When an individual works for themselves, he or she is considered self-employed for taxes, which means the individual is responsible for paying and filing taxes on a scheduled basis. These individuals will have some advantages and disadvantages at tax time.
Five Tips For Self-Employed Taxpayers
- A self-employed individual will have to pay income and self-employment tax. The self-employment tax includes Social Security and Medicare taxes. Normally these taxes are withheld from an individual’s wages, but a self-employed individual will have to pay these taxes by filing a Form 1040 Schedule SE. However, the individual does get to deduct half of this tax from his or her income on Form 1040.
- The earnings will need to be reported on a Schedule C or C-EZ Tax Form. This form will show whether an individual made money from a business or had a loss from the business. It will be used in addition to the Form 1040 and Schedule SE.
- Sometimes, a self-employed person will have to make estimated tax payments during the year. Even though some people work as an employee on other jobs with taxes withheld, it is still important to make these estimated taxes if an individual has any self-employed income. An underpayment of taxes at the end of the year could result in a penalty. Therefore, making quarterly estimated tax payments will save the individual from being penalized for underpaying.
- If an individual had business expenses, these will be listed and deducted from the Schedule C earnings. The expenses must have concurred during the current tax year to claim as a deduction. A business expense is one that is common and necessary for the operation of that business.
- Many common deductions can be overlooked, such as printing business cards and postage. Forgetting about a deduction can cause an individual to pay more taxes.
An independent contractor or sole proprietor of a business will have different tax obligations than an employee. For instance, the self-employed individual will pay more Social Security and Medicare taxes than an individual who is not self-employed. An employer will pay part of these two taxes for their employees, but a self-employed individual will be responsible for all of the taxes.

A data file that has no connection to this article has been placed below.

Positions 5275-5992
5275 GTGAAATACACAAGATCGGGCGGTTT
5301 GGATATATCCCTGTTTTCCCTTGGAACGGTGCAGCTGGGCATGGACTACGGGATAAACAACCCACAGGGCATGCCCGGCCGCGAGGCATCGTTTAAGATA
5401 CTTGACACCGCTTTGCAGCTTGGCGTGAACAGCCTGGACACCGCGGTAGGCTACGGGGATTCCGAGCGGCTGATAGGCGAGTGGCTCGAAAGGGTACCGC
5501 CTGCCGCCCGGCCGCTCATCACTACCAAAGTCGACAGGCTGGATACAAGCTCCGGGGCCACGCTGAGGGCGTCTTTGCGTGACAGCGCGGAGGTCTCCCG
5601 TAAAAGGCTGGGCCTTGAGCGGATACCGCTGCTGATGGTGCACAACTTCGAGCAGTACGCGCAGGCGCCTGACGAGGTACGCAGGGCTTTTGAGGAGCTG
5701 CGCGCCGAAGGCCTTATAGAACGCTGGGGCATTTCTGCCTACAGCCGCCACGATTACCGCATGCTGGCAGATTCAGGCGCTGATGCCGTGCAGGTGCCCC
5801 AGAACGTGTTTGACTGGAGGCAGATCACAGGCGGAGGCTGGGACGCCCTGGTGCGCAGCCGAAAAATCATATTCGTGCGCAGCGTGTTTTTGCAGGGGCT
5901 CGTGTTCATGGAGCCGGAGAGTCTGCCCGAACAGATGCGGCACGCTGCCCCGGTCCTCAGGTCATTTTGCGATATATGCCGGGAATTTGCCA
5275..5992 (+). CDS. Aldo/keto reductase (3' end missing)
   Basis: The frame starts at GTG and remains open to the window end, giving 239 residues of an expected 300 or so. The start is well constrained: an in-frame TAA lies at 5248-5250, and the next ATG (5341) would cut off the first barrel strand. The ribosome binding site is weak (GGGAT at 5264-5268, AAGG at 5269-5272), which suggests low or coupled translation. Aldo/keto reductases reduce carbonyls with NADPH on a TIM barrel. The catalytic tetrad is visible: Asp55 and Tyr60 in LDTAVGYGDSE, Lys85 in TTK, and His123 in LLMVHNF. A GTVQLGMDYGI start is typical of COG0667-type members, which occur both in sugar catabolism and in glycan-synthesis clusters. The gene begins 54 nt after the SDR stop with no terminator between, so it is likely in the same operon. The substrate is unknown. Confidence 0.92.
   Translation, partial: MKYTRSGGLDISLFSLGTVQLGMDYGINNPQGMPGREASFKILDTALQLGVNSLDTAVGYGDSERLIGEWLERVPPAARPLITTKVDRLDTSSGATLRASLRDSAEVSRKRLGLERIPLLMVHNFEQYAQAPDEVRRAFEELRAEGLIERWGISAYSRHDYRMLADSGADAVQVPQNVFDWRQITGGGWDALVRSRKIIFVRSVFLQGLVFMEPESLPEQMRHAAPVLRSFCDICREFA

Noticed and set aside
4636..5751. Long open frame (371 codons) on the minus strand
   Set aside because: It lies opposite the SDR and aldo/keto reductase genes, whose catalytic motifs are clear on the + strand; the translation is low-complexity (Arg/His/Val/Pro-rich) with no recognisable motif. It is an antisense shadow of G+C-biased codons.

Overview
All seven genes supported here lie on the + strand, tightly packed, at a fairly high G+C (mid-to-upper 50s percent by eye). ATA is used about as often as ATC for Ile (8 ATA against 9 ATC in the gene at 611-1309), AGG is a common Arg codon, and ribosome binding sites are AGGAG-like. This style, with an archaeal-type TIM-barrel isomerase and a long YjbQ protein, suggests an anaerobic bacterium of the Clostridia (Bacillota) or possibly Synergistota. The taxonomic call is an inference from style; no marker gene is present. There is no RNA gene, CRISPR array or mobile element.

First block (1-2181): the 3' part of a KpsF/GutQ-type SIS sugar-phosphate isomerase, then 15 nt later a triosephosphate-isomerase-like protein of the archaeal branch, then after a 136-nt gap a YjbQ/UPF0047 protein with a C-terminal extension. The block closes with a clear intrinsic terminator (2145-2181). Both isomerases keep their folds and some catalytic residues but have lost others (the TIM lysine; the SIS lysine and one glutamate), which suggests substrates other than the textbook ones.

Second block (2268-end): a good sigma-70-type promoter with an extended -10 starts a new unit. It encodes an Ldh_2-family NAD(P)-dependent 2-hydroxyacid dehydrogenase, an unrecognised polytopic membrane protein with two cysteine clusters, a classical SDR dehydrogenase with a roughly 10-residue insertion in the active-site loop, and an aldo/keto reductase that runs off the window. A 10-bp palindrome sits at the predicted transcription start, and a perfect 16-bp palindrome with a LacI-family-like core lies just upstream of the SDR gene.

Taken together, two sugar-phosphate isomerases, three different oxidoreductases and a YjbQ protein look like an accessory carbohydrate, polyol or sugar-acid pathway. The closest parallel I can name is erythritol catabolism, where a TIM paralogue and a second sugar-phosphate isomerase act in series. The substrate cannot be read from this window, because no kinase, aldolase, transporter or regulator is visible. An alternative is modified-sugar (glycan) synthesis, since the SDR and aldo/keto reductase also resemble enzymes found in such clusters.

How to Estimate Self-Employment Payments
- An individual can use the income tax return from the previous year to get an estimate for payments.
- Look at the income and the self-employment taxes to figure the payments.
- If this is the first year for self-employment, the taxes can be estimated based on the income that an individual plans to earn that year.
- Adjustments can be made to the estimated payments after the first quarter if the estimate appears to be too low or too high.
Self-employed individuals need to file accurate tax returns with the proper deductions. Keeping good records throughout the year will ensure that no deduction is overlooked. At the end of the year, the taxes will be easier to file when the information is accessible along with estimated payments.
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This article will focus on 401k plan participants expressed desire for help with asset allocation strategies; but, with a twist.
The author just finished reading a white paper prepared by ING Retirement Research Institute released on 3/31/2011. The title of the report is “Shedding Light on Retirement.” 2,600 401k plan participants were surveyed by the Boston Consulting Group on behalf of ING. One commentator took the report and proclaimed that the report indicated plan participants wanted help from their employers with asset allocation strategies. In fact 89% of the respondents said this was the help they wanted.